More importantly, the court's decision alters the rights of lessees based solely on the timing of a sale and lease-rejection motion.

Ninth Circuit case law suggests that rejection of a lease is a breach only and is not tantamount to abandonment. The leaseholds remained property of the estate after rejection, albeit without a right of possession. Therefore, the stripped leases will have to be rejected by motion or by operation of law after the sale is consummated in order to clean up the estate. However, in Spanish Peaks, because the 363 sale order was entered before a rejection order, the lessees did not have the statutory protections of Section 365(h) that they would have had if the rejection occurred before the sale order was entered.

Thus, the Ninth Circuit's decision sanctions a scenario in which the meaning of the statute and the rights of the parties can be altered merely by the sequencing of the motions filed and the orders entered in the bankruptcy case.

This will be fertile ground for the creative deployment of these Bankruptcy Code provisions. One can imagine a debtor that owns a shopping center or an office building negotiating a sale of its income property that involves the assumption of the "good leases" and the stripping of the "bad leases" before a rejection motion is filed or the mandatory time period for assumption or rejection of leases is reached, thereby negating the rights of the "bad lease" tenants to "pay and stay" under Section 363(h).

All participants in distressed commercial real estate transactions should be aware of this development, which debtors and potential purchasers of distressed real estate assets undoubtedly will use to their advantage. Just as certain is the litigation that will be created by the implementation of the strategies created by the Spanish Peaks decision, which still represents the minority position on lease-stripping under the Bankruptcy Code.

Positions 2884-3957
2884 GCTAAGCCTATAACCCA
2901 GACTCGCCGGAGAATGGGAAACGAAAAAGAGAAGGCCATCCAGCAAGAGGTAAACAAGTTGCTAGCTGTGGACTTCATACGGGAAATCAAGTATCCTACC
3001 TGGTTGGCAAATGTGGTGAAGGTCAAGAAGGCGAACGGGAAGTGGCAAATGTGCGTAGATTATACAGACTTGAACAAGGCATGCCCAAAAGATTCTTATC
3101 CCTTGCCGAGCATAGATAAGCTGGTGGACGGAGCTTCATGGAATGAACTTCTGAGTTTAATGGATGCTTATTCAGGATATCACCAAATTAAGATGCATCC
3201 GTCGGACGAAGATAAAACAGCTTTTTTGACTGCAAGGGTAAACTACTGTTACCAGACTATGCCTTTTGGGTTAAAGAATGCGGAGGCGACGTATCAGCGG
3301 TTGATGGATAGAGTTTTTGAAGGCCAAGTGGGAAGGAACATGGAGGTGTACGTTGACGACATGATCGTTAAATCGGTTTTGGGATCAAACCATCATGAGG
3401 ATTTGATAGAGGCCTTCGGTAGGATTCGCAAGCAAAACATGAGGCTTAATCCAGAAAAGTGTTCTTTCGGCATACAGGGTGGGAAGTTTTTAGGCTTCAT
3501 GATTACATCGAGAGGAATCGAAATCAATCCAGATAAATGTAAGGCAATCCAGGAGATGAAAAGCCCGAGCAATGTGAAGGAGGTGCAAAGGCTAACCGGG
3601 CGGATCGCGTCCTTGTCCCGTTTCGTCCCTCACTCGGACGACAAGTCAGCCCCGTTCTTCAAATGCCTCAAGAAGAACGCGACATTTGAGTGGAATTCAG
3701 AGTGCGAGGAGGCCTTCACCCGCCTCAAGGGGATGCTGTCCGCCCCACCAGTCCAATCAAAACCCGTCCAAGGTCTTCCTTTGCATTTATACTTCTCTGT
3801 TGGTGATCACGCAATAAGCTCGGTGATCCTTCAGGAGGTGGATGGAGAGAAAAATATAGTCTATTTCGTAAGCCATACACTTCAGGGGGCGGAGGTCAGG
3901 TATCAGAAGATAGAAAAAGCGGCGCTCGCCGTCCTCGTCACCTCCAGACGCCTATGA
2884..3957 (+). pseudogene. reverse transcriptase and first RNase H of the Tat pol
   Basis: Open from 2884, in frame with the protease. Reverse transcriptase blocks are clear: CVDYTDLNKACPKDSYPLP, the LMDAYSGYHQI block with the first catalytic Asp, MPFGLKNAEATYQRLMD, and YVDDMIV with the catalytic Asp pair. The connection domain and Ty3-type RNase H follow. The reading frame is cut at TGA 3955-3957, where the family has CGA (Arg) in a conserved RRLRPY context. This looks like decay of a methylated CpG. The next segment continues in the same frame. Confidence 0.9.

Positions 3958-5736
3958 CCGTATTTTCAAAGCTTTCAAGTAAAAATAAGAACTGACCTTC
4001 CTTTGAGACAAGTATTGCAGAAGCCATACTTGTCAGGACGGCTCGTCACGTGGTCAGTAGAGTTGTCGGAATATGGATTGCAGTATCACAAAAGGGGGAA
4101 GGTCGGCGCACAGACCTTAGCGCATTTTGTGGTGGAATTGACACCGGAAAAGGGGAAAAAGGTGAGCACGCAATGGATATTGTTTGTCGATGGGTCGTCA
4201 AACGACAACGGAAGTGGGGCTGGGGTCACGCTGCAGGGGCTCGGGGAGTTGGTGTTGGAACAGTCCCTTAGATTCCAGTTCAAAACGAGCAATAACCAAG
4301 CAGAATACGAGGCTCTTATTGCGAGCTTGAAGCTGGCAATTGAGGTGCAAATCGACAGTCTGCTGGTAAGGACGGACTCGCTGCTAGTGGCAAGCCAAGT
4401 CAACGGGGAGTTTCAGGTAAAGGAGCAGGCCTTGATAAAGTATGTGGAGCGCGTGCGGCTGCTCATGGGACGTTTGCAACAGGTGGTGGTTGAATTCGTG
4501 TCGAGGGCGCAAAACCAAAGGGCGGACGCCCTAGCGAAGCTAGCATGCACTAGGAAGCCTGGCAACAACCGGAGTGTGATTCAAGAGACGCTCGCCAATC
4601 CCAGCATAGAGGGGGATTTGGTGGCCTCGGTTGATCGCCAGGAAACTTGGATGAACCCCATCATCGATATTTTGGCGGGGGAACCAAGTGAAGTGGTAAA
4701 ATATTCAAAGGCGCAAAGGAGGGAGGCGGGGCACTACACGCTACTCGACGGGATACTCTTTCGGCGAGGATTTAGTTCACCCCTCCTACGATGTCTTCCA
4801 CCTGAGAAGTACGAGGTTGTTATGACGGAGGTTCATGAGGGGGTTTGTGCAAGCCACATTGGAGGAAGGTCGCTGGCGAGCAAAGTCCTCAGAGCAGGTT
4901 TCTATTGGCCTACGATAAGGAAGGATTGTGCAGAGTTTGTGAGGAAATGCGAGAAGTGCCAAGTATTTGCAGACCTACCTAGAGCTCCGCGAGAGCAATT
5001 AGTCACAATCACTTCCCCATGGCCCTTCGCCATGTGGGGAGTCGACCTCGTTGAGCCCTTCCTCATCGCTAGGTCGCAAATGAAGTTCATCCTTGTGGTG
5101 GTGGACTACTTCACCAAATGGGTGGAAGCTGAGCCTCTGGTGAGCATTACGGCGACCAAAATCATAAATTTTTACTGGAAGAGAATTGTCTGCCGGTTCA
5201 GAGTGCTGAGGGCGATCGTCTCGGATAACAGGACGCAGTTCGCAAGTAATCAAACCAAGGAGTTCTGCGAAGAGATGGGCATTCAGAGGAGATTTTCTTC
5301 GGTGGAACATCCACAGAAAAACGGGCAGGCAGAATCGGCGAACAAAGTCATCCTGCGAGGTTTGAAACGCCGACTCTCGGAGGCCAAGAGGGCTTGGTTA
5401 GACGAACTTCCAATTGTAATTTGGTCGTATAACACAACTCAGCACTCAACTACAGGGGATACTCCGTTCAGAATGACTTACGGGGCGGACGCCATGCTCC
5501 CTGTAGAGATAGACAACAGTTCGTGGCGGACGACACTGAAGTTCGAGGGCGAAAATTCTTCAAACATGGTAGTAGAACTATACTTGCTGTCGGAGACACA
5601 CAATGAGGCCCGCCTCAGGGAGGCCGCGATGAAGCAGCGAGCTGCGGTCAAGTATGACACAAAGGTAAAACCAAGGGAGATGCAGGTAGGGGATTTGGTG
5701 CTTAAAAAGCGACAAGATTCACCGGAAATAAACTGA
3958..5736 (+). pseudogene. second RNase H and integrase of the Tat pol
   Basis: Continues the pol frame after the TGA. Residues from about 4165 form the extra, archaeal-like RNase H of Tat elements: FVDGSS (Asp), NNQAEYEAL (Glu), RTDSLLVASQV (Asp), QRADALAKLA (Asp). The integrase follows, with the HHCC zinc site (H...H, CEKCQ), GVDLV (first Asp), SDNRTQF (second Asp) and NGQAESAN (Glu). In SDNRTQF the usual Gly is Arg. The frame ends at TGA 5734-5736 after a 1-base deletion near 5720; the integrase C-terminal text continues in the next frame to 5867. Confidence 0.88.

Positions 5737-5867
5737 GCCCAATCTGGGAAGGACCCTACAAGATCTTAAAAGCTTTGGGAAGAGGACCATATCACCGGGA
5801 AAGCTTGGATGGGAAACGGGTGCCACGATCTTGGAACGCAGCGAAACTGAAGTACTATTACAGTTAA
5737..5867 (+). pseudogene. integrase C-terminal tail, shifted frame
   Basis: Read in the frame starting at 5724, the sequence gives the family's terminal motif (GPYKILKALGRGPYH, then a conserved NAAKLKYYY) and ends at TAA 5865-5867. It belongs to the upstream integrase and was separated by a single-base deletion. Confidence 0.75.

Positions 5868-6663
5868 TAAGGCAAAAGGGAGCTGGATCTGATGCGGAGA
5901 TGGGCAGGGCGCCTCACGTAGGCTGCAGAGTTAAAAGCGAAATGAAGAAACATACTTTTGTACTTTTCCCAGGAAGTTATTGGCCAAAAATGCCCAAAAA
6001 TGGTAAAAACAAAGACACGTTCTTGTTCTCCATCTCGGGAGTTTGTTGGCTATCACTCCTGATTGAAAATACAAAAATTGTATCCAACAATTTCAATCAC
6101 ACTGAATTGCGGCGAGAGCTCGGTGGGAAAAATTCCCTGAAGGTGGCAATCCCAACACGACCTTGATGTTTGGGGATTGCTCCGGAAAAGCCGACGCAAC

Attorneys in the firm's Bankruptcy, Reorganization and Capital Recovery Group handle all facets of financial distress, including restructurings, workouts, the refinancing of debt, creditor-debtor litigation, asset dispositions and recapitalizations, reorganizations, and liquidations, both in and outside of formal proceedings.

Attorneys in the firm's Leasing Group regularly assist clients in commercial lease transactions. Their work covers the full range of issues for landlords and tenants nationwide in a variety of industries, who rely on us to protect their interests in the industrial, commercial, office, retail, and special use spaces.

Copyright © 2017 by Ballard Spahr LLP.
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This alert is a periodic publication of Ballard Spahr LLP and is intended to notify recipients of new developments in the law. It should not be construed as legal advice or legal opinion on any specific facts or circumstances. The contents are intended for general informational purposes only, and you are urged to consult your own attorney concerning your situation and specific legal questions you have.